@FatherGepetto, I will address the anonymous person under your pastoral care in the second person, as though they had asked the question.
I had published several papers with my so-called supervisors ...
Are you claiming they weren't your supervisors? Likely not. So let's call them your supervisors. If you are claiming you weren't supervised, that would be a different question.
... during my PhD, both of whom never actually contributed a single word ... or even ... edited those papers;
Maybe that's true, but - can you prove it?
never actually contributed a single ... idea/method ... or even read ... those papers;
Even if this were true, this is effectively impossible to prove about your supervisors.
anything of value
Perhaps that's what you believe, but - they supervised you. Naturally I don't know any of the details, but a case could well be made that they contributed through you, their supervised junior.
Should that be enough to entitle them to authorship of your papers during your Ph.D.? Perhaps not. But - that's debatable. And many would argue the answer is that it does.
nor would they have been capable of contributing a single word in the first place.
Not only is this effectively impossible to prove, but is also rather slanderous of a claim. People could sue you for saying that - at least in principle.
Bottom line: As far as any adjudicative entity can tell, you might just be lying because you had some sort of a personal quibble with these people; and even if you were to present evidence for the more provable parts of your claim, it would probably not be enough to merit a finding that their authorships should be stricken from those papers.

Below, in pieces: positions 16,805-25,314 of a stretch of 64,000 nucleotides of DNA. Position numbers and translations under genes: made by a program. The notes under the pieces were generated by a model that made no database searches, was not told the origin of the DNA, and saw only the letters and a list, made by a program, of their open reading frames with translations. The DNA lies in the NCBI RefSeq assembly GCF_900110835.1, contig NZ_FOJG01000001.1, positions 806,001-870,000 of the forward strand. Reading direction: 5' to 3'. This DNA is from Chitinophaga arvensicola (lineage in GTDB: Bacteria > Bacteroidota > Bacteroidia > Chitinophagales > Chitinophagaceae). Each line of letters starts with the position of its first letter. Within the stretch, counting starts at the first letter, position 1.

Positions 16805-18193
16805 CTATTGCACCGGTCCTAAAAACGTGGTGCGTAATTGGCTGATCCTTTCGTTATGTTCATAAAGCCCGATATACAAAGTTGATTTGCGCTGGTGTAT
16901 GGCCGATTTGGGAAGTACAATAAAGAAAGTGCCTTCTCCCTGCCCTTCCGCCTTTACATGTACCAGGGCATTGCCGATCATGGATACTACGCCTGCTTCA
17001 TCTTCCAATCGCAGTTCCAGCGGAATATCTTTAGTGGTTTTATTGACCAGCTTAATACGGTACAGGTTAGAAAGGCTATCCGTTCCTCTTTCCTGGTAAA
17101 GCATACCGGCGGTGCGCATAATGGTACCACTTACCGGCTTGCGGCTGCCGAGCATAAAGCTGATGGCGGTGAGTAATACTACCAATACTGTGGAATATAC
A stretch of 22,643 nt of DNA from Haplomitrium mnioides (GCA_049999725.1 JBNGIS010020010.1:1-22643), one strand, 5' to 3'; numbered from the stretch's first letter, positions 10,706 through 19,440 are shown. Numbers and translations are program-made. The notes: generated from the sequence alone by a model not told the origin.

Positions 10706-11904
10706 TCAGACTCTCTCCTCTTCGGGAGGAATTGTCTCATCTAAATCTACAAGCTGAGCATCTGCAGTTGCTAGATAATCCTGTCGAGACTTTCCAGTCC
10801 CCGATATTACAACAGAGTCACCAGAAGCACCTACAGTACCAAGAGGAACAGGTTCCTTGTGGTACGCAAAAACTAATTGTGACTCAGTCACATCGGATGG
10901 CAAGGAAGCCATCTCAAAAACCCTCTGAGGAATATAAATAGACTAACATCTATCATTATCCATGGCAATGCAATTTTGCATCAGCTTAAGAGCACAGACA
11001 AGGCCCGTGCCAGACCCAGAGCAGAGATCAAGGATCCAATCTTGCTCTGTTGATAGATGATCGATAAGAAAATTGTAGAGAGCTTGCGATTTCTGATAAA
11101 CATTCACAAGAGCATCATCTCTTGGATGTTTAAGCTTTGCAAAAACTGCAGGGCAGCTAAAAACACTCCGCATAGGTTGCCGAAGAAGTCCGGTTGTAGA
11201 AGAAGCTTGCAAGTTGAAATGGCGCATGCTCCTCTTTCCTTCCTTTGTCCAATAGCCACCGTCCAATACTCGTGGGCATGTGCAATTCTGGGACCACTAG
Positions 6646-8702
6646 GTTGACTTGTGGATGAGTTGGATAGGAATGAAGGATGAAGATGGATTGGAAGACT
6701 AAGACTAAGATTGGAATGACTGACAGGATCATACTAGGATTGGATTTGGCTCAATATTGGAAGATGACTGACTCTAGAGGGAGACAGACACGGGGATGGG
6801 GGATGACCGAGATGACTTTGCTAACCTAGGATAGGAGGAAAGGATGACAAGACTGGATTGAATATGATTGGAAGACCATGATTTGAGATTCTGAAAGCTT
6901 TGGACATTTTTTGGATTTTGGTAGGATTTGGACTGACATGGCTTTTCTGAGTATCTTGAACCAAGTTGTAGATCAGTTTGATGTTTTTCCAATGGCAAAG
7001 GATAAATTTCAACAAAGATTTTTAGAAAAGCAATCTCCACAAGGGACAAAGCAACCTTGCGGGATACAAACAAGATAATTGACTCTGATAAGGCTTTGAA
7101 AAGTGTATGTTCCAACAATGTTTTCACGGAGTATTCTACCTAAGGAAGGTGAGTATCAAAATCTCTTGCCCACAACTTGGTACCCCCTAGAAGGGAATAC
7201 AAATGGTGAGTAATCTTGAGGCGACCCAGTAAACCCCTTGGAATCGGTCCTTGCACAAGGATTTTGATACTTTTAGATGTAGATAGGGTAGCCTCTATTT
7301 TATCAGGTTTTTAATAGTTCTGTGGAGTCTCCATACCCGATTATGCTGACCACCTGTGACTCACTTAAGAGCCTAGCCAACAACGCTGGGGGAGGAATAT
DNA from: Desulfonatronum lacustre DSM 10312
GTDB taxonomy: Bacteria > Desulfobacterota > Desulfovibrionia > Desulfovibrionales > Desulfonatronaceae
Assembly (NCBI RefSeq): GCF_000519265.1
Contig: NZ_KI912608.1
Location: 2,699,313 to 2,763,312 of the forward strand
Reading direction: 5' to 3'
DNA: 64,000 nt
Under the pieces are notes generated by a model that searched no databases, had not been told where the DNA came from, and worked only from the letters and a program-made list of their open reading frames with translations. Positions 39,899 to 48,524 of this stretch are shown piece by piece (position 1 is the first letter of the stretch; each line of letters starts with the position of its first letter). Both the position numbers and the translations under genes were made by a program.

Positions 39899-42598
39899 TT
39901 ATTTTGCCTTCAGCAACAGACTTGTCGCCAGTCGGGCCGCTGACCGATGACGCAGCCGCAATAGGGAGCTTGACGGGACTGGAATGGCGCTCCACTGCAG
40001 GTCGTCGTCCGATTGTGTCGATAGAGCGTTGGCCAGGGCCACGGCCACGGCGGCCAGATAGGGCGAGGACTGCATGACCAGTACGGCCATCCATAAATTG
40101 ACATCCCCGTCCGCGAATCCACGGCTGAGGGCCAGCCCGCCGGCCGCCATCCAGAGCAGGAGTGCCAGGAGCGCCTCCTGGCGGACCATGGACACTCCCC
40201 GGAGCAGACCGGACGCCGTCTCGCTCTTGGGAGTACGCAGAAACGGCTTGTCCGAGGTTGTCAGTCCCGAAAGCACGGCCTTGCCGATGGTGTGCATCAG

I'm sorry for the harsh tone, and it's quite possible that you were used for aggrandizement by your supervisors and that they shouldn't have accepted their names being added to those papers, but - this harsh tone is what you'll probably hear when you make your demands.
With respect - I question your motivation here. You write that
I have ... emancipated myself from that abusive relationship
but it seems that you have not quite done so. You are still hung up on relationship with these advisors, not focused on moving forward in your academic career - nor even on improving supervisor-supervised power relations in academia in general - but rather on what could be described as personal vindication.
Even if you were to achieve your goal and remove your advisors/supervisors as co-authors, very little would have been gained except possibly emotionally. You will likely not even have affected a change in these people's future treatment of supervised graduate students.
So have you really
Now ... come of age
? I doubt it. This endeavor seems like the misjudgement of someone who has not come of age. You seem to want to expend extensive effort and place yourself at all kinds of risk and adversity - to right a wrong, perhaps, but in a way which will have very little effect other than personal emotional benefit.
You also use rhetoric like "so-called-supervisors" and "unreal authors", which suggests you're rather distraught about this still.
What can you do instead?
You write that:
As a PhD student I was implicitly coerced to include their names as gifts as honorary co-authors or else I would not have received any institutional support (namely residence permit and contracts).
If you can establish this coercion indeed occurs, that is a matter which is much more likely to be effectively actionable.
Consider discussing this with other (current or former) Ph.D. students; faculty members who disapprove of this practice, if you know any; the junior researchers' labor union (if your university has one); the university ombudsman, comptroller or self-inspection body if one exists; and finally, perhaps the press. But - don't focus on your individual supervisors. Instead, make this about the general problem of coercion.